Ahead of this week’s annual meeting of the World Economic Forum in the ski resort of Davos, the anti-poverty charity Oxfam said it would use its high-profile role at the gathering to demand urgent action to narrow the gap between rich and poor.
The charity’s research, published on Monday, shows that the share of the world’s wealth owned by the best-off 1% has increased from 44% in 2009 to 48% in 2014, while the least well-off 80% currently own just 5.5%.
Oxfam added that on current trends the richest 1% would own more than 50% of the world’s wealth by 2016.
Winnie Byanyima, executive director of Oxfam International and one of the six co-chairs at this year’s WEF, said the increased concentration of wealth seen since the deep recession of 2008-09 was dangerous and needed to be reversed.
The Swiss ski resort of Davos, home to the annual meeting of the World Economic Forum.
In an interview with the Guardian, Byanyima said: “We want to bring a message from the people in the poorest countries in the world to the forum of the most powerful business and political leaders.
“The message is that rising inequality is dangerous. It’s bad for growth and it’s bad for governance. We see a concentration of wealth capturing power and leaving ordinary people voiceless and their interests uncared for.”
Oxfam made headlines at Davos last year with a study showing that the 85 richest people on the planet have the same wealth as the poorest 50% (3.5 billion people). The charity said this year that the comparison was now even more stark, with just 80 people owning the same amount of wealth as more than 3.5 billion people, down from 388 in 2010.
Byanyima said: “Do we really want to live in a world where the 1% own more than the rest of us combined? The scale of global inequality is quite simply staggering and despite the issues shooting up the global agenda, the gap between the richest and the rest is widening fast.”
Separate research by the Equality Trust, which campaigns to reduce inequality in the UK, found that the richest 100 families in Britain in 2008 had seen their combined wealth increase by at least £15bn, a period during which average income increased by £1,233. Britain’s current richest 100 had the same wealth as 30% of UK households, it added.
Inequality has moved up the political agenda over the past half-decade amid concerns that the economic recovery since the global downturn of 2008-09 has been accompanied by a squeeze on living standards and an increase in the value of assets owned by the rich, such as property and shares.
Pope Francis and the IMF managing director Christine Lagarde have been among those warning that rising inequality will damage the world economy if left unchecked, while the theme of Thomas Piketty’s best-selling book Capital was the drift back towards late 19th century levels of wealth concentration.
Barack Obama’s penultimate State of the Union address on Tuesday is also expected to be dominated by the issue of income inequality.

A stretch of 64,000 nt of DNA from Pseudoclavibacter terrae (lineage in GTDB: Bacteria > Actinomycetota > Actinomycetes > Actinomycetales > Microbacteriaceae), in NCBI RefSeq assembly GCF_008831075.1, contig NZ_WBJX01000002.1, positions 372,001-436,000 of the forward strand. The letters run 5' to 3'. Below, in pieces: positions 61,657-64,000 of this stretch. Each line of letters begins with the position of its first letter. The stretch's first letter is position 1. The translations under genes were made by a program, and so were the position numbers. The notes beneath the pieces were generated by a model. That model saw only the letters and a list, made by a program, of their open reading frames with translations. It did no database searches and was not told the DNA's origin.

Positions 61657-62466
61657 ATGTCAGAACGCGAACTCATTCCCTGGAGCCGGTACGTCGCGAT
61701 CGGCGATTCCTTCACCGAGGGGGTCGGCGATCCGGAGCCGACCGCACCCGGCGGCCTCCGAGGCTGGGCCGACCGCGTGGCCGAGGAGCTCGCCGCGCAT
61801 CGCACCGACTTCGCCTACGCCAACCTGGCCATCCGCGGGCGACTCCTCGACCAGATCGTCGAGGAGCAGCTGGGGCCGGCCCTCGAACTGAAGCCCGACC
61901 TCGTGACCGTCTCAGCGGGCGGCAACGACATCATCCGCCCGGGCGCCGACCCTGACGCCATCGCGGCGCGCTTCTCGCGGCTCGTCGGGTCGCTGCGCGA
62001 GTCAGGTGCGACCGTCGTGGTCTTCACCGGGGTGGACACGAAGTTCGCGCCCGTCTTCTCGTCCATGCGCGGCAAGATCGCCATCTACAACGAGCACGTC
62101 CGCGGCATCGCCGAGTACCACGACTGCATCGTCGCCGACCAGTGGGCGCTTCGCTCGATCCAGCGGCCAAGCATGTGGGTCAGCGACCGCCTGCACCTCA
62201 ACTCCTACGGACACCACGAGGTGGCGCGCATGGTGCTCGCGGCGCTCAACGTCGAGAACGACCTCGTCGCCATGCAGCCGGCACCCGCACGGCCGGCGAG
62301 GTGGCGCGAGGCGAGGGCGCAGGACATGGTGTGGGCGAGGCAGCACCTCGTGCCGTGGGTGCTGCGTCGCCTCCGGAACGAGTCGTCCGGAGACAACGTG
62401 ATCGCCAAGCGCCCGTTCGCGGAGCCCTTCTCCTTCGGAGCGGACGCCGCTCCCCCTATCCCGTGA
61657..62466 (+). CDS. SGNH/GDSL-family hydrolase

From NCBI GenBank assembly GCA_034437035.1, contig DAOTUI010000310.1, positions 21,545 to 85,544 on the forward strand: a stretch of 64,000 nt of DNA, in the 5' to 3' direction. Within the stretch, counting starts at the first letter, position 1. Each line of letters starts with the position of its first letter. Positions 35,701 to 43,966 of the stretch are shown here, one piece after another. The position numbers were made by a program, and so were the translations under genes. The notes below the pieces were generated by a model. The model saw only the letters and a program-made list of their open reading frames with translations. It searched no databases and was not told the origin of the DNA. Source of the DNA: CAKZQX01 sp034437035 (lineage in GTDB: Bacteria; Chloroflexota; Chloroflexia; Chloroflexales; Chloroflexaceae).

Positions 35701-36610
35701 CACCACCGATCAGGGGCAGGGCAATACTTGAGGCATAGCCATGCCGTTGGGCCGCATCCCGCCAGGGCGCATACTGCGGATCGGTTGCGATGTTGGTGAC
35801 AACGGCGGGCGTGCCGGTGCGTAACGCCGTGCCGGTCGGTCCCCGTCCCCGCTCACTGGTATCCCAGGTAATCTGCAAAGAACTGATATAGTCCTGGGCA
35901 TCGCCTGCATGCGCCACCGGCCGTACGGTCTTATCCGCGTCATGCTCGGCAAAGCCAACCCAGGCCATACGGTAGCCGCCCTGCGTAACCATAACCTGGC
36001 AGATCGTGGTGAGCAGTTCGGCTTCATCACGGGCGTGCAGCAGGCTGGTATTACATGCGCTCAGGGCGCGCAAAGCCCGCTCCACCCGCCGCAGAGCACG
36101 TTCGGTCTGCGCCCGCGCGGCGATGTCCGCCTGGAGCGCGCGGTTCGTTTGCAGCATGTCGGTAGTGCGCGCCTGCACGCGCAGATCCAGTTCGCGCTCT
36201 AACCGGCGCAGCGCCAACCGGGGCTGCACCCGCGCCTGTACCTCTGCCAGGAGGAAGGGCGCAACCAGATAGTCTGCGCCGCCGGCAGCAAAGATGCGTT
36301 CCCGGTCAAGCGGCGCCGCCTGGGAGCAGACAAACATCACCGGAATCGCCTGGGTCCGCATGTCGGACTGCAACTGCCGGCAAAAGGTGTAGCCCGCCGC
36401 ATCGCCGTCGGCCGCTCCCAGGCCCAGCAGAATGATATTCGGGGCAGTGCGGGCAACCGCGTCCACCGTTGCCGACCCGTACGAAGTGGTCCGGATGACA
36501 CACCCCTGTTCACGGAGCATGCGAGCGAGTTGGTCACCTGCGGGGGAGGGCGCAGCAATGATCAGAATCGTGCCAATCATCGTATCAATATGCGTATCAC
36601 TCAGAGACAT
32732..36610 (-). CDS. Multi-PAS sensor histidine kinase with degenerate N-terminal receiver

He will propose a redistributive tax plan to extract more than $300bn (£200bn) in extra taxes from the 1% of rich earners in order to fund benefits specifically targeted at working families.
However, the odds of the White House having any success persuading Congress to adopt the plan, given the Republicans’ new grip on both chambers, are extremely long. But Obama’s embrace of what he calls “middle-class economics” – as opposed to the trickle-down economics of the Republicans – is likely to ensure that inequality remains a pivotal theme of the 2016 presidential campaign.
Oxfam said the wealth of the richest 80 doubled in cash terms between 2009 and 2014, and that there was an increasing tendency for wealth to be inherited and to be used as a lobbying tool by the rich to further their own interests. It noted that more than a third of the 1,645 billionaires listed by Forbes inherited some or all of their riches, while 20% have interests in the financial and insurance sectors, a group which saw their cash wealth increase by 11% in the 12 months to March 2014.
These sectors spent $550m lobbying policymakers in Washington and Brussels during 2013. During the 2012 US election cycle alone, the financial sector provided $571m in campaign contributions.
Byanyima said: “I was surprised to be invited to be a co-chair at Davos because we are a critical voice. We go there to challenge these powerful elites. It is an act of courage to invite me.”
Oxfam said it was calling on governments to adopt a seven point plan:
• Clamp down on tax dodging by corporations and rich individuals.
• Invest in universal, free public services such as health and education.
• Share the tax burden fairly, shifting taxation from labour and consumption towards capital and wealth.
• Introduce minimum wages and move towards a living wage for all workers.
• Introduce equal pay legislation and promote economic policies to give women a fair deal.
• Ensure adequate safety-nets for the poorest, including a minimum-income guarantee.
• Agree a global goal to tackle inequality.
Speaking to the Guardian, Byanyima added: “Extreme inequality is not just an accident or a natural rule of economics. It is the result of policies and with different policies it can be reduced. I am optimistic that there will be change.
“A few years ago the idea that extreme poverty was harmful was on the fringes of the economic and political debate. But having made the case we are now seeing an emerging consensus among business leaders, economic leaders, political leaders and even faith leaders.”